The federal recruiting process received a lot of attention in 2010 and 2011 with the Obama administration’s efforts to make the process simpler and more convenient for applicants. Many agencies have risen to the challenge and implemented improvements. However, job applicants indicated that while their overall experience has improved, more could be done.
Last year, the Office of Personnel Management (OPM) released an employment promotion in the United States – the official clearinghouse for federal government jobs used by millions of people to identify and apply to government jobs. Although the Promotion has received a number of complaints, it remains the official central government portal for job vacancies and the processing of applications.
At the centre of it all are citizens interested in finding federal employment. According to OPM, more than 22 million requests are processed each year. While this is an astonishing number of applications, it is surprising how many of these applications do not go through the initial selection process.
While working as the Human Resources Manager at the US Government Accountability Office (GAO), we conducted an in-depth analysis of applications for vacancies. I was surprised, like many of my colleagues at the agency, to learn that for most of our entry-level jobs, more than half of all applications submitted were screened before applicants’ qualifications. be reviewed by a member of my team. From talking to my employees who have worked for other agencies, I learned that this is a common occurrence.
Some employees attributed the high selection rate to applicants who did not read the job advertisements. However, it was easy enough to see that this phenomenon was at least in part due to the complexity of the process – including the terms. Perhaps the most interesting finding is that many applicants simply did not understand the requirements – whether it was the job itself, the application process, or the qualifications. For example, a large number of applicants did not provide all the documents required to support responses to the online questionnaire before the application deadline.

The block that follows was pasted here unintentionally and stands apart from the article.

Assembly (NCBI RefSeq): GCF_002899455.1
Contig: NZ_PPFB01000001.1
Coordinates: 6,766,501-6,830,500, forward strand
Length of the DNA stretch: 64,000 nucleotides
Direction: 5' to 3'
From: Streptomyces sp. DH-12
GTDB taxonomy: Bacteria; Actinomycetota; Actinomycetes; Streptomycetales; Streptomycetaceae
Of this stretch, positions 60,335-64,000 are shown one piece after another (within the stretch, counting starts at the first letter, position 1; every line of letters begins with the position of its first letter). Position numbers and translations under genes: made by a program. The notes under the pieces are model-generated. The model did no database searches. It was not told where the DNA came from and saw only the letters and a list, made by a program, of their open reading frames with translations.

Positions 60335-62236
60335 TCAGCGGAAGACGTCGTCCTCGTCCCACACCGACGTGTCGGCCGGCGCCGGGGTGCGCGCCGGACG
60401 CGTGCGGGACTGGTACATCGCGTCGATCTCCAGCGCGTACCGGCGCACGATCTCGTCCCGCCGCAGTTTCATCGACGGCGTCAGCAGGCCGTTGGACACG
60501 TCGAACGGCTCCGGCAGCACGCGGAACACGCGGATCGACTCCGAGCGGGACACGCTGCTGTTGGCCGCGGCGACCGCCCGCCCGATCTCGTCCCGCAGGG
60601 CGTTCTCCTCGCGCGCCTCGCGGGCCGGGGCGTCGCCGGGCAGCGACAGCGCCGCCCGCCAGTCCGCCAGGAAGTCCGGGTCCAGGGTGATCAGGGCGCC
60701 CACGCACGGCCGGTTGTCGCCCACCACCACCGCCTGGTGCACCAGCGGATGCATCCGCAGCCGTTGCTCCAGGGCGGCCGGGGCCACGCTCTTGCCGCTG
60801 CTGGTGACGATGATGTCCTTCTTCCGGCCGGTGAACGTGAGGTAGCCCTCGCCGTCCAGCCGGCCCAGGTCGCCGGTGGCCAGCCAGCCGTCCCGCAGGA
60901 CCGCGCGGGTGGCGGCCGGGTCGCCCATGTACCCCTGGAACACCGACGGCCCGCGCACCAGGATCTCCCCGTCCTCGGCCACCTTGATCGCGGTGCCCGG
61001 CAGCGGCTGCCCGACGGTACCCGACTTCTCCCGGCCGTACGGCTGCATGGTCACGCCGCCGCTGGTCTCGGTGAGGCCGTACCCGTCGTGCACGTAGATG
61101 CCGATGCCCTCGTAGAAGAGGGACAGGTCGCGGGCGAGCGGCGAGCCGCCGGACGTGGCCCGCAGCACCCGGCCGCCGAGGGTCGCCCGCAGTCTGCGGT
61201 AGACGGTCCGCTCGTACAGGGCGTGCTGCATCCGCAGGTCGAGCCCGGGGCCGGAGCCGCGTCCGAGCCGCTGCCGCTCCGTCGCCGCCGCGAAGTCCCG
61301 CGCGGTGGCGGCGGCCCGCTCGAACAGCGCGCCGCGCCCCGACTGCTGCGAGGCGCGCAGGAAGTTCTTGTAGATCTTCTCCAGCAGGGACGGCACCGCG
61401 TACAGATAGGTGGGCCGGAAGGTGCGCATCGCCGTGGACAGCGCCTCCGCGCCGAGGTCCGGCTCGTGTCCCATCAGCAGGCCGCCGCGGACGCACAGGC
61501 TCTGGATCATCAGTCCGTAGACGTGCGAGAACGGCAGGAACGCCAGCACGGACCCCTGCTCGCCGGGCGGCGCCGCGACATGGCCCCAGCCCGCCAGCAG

The three most important things a federal job seeker can do to increase the likelihood that their resume will be seen by a hiring manager are:
Review “Who May Be Considered” in the job advertisement to ensure eligibility. Admittedly, finding out this can be difficult – especially when the language is unusual. The broadest category of eligibility is for all citizens of the United States. If the position is only open to registered candidates, in general, you must have completed three years of competitive federal service to be considered. The language here will be very specific. If you do not meet the criteria or if you fail to provide the supporting documents, your application will be rejected.
Education and experience
Review the duties of the position to determine if your previous education and experience can be described in a way that demonstrates that you have the knowledge and experience to do the job. This is not the time for imaginative desire. People who skip the selection process will clearly demonstrate that they have the right knowledge and experience. So, target jobs that match your education and experience.
How to Apply
Follow all of the steps mentioned in the “How to Apply” section of the listing – especially the instructions for submitting the required documents – and do it before the closing date. Application documents are rarely accepted after the deadline, as no candidate can receive a “perk” (such as additional time to apply) that is not extended for all candidates. Individual computer or network problems are not acceptable reasons for requesting an exception.
Federal employment can be both rewarding and exciting. But to serve, you must be chosen. The key to selection is to identify suitable opportunities and submit a full and competitive application by the deadline or closing date.